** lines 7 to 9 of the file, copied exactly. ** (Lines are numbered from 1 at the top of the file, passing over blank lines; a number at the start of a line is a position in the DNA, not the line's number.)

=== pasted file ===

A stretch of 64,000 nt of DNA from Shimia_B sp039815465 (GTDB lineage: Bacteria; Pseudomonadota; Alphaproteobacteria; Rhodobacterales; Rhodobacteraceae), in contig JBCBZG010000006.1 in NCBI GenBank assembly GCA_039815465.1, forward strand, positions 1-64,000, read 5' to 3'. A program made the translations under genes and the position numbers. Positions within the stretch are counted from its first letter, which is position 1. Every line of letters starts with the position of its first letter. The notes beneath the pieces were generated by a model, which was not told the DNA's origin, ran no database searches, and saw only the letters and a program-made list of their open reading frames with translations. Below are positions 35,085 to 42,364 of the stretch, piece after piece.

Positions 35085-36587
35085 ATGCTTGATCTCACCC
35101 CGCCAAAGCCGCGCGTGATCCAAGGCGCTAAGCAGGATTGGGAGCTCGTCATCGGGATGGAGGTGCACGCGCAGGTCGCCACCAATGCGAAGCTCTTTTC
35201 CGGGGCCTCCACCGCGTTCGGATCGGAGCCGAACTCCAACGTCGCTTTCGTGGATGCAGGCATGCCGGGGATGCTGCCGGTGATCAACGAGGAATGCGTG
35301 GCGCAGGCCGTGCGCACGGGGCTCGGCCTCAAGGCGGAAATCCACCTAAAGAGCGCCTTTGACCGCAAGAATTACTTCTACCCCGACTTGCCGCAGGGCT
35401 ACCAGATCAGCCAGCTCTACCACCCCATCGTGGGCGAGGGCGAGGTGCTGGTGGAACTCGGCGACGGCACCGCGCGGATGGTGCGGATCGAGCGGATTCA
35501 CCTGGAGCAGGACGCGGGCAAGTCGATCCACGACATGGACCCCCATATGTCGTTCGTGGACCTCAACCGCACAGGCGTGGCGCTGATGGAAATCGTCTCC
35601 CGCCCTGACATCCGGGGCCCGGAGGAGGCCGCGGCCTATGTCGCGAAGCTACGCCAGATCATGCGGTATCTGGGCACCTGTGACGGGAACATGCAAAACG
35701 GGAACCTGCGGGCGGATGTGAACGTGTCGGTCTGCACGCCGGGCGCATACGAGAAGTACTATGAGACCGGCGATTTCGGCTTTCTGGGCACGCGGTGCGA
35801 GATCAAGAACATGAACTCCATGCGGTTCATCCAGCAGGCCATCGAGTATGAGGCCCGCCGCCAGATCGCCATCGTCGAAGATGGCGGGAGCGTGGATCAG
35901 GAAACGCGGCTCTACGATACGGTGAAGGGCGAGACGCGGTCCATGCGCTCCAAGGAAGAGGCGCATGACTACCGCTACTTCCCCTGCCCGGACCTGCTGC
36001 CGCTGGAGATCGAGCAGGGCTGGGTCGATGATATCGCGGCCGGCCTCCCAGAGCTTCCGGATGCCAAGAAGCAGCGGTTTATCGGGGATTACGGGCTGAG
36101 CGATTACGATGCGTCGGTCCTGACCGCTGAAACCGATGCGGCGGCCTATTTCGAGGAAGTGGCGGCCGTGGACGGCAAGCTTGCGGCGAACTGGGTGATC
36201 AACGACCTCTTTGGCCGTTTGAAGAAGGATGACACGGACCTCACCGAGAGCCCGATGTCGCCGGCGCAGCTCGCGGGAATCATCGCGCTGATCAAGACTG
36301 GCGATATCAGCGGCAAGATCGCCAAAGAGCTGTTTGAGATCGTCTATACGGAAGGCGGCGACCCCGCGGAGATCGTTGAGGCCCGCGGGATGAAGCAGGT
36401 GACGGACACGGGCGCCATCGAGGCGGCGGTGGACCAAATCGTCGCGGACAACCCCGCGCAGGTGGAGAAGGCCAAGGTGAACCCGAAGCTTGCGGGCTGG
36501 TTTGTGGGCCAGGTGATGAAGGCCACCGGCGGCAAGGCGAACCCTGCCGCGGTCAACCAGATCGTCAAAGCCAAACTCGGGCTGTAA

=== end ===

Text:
35401 ACCAGATCAGCCAGCTCTACCACCCCATCGTGGGCGAGGGCGAGGTGCTGGTGGAACTCGGCGACGGCACCGCGCGGATGGTGCGGATCGAGCGGATTCA
35501 CCTGGAGCAGGACGCGGGCAAGTCGATCCACGACATGGACCCCCATATGTCGTTCGTGGACCTCAACCGCACAGGCGTGGCGCTGATGGAAATCGTCTCC
35601 CGCCCTGACATCCGGGGCCCGGAGGAGGCCGCGGCCTATGTCGCGAAGCTACGCCAGATCATGCGGTATCTGGGCACCTGTGACGGGAACATGCAAAACG